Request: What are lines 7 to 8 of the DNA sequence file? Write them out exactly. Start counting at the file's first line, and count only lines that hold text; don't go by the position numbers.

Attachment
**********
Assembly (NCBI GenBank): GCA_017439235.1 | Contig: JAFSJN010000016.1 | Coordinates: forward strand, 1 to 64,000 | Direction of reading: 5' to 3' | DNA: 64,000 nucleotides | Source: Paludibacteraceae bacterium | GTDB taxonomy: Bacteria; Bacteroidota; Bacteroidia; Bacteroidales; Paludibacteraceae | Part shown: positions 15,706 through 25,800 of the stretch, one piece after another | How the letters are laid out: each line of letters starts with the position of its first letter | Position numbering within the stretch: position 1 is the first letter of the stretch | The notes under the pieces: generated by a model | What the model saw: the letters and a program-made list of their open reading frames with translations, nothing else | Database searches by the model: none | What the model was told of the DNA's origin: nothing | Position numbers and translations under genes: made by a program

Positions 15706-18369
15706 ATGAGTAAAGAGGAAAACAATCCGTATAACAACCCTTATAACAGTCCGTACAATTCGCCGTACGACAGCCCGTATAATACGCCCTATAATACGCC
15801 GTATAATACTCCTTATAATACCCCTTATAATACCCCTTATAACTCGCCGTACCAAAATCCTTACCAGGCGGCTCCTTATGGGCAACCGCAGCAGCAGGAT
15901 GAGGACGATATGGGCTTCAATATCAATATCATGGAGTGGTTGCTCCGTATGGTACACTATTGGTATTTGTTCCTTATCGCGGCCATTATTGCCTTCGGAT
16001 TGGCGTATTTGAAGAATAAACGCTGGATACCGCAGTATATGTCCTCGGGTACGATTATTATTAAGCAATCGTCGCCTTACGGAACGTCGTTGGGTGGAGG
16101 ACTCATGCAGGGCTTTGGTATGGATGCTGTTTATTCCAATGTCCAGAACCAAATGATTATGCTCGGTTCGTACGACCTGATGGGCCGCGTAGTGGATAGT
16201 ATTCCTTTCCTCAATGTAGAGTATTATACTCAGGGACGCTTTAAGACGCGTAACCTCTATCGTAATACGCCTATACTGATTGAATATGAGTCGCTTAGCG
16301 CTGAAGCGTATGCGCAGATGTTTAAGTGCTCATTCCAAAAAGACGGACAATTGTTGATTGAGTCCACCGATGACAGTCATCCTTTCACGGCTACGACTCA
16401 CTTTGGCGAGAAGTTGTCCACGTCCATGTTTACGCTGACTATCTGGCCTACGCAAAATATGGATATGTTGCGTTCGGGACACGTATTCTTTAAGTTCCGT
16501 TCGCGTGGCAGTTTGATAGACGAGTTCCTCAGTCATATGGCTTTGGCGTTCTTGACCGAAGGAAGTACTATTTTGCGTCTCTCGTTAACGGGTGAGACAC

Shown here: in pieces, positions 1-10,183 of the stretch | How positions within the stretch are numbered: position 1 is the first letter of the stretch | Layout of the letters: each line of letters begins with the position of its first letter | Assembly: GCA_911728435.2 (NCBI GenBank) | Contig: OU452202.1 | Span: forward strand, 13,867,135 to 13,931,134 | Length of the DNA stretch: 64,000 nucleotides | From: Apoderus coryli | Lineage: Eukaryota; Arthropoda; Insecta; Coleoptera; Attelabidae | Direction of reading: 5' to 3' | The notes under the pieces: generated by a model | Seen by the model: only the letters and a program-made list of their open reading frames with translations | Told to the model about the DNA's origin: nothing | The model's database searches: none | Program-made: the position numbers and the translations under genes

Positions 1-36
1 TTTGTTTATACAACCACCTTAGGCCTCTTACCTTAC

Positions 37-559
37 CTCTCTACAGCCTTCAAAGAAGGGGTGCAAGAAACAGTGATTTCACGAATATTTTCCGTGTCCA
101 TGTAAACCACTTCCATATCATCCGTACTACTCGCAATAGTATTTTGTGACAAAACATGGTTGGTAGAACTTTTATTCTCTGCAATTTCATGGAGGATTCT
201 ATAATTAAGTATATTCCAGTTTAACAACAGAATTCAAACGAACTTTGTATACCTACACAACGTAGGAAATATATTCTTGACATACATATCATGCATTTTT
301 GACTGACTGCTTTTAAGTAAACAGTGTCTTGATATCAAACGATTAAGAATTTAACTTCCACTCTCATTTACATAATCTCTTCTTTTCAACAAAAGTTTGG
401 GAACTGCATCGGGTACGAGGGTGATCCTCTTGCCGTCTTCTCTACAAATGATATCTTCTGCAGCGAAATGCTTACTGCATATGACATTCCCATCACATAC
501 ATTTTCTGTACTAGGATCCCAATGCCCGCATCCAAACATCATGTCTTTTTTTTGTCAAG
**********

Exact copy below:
16101 ACTCATGCAGGGCTTTGGTATGGATGCTGTTTATTCCAATGTCCAGAACCAAATGATTATGCTCGGTTCGTACGACCTGATGGGCCGCGTAGTGGATAGT
16201 ATTCCTTTCCTCAATGTAGAGTATTATACTCAGGGACGCTTTAAGACGCGTAACCTCTATCGTAATACGCCTATACTGATTGAATATGAGTCGCTTAGCG